Stands are produced in-house, so how does that work?
Atelier manager Joris explains all the ins-and-outs of production.
“First of all, I meet to consult with my work planner. I see the technical drawing of the stand design and from the calculations that have been made beforehand, we know what materials we need. Most of it we have available in stock, but sometimes we have to order extra materials from our partners.” The work planner draws up details of all the components.
Joris: “Then I make a cutting list for these. This means I have to plan the machine tooling, for example, the sawing and cutting. Next, we give the painter instructions. His work often takes the longest. At the same time, other colleagues are busy doing other work on the job in our workshop.”
Getting it ready for transport
At this point a stand consists of various parts and packages. “Once everything has been finished and partly assembled, we start packing it into crates. Of course, we check that everything’s in the right order and complete. For example, the first thing that needs to be unpacked at the exhibition site is the floor with all the cables. All parts destined for the exhibition are readied for dispatch by our Forwarding and Logistics department.” Our colleagues there make sure that transportation to the exhibition runs smoothly.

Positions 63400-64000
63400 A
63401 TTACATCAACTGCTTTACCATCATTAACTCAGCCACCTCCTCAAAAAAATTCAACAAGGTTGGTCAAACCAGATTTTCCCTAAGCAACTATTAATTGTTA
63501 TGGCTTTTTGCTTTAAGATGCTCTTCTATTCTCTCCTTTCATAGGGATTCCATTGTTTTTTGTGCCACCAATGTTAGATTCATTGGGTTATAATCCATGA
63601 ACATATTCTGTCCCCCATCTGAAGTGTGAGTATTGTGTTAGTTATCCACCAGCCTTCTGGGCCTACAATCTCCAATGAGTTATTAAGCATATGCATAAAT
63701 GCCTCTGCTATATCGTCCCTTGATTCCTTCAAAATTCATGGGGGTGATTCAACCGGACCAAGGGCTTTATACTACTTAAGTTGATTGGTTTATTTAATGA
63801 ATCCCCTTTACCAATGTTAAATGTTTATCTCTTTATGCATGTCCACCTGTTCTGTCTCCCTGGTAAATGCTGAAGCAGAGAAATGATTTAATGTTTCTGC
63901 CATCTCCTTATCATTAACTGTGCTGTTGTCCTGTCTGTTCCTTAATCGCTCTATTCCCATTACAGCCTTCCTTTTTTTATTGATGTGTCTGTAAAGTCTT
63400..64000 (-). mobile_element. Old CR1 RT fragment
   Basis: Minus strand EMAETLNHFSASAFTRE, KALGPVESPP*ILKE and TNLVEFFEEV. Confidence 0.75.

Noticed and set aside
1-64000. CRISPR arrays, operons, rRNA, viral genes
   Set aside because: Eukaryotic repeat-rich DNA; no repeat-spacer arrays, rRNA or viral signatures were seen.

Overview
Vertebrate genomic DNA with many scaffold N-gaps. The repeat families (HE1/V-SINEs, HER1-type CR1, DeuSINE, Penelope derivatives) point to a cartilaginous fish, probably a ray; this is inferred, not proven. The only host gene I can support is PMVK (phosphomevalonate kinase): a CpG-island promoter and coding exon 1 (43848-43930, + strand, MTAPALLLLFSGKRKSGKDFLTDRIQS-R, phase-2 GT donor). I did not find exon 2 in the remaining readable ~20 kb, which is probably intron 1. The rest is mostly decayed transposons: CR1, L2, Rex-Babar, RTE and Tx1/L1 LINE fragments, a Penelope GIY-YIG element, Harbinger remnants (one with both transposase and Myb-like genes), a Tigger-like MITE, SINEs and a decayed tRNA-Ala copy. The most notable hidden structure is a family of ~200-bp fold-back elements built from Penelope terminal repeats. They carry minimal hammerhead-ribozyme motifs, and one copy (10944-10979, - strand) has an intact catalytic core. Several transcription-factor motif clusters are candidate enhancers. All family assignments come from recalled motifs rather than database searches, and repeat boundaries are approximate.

“Once everything is on site,” Joris concludes, “the responsibility for assembly and dismantling is passed on to the stand contractor. Of course, the work planner and myself will have had close contact with the contractor during the early stages of production. It’s always interesting to see how clients respond when they first see their stand. Quite often you’ll hear them say, ‘wow, this time you really have exceeded our expectations!’ Now that’s what makes our work worthwhile!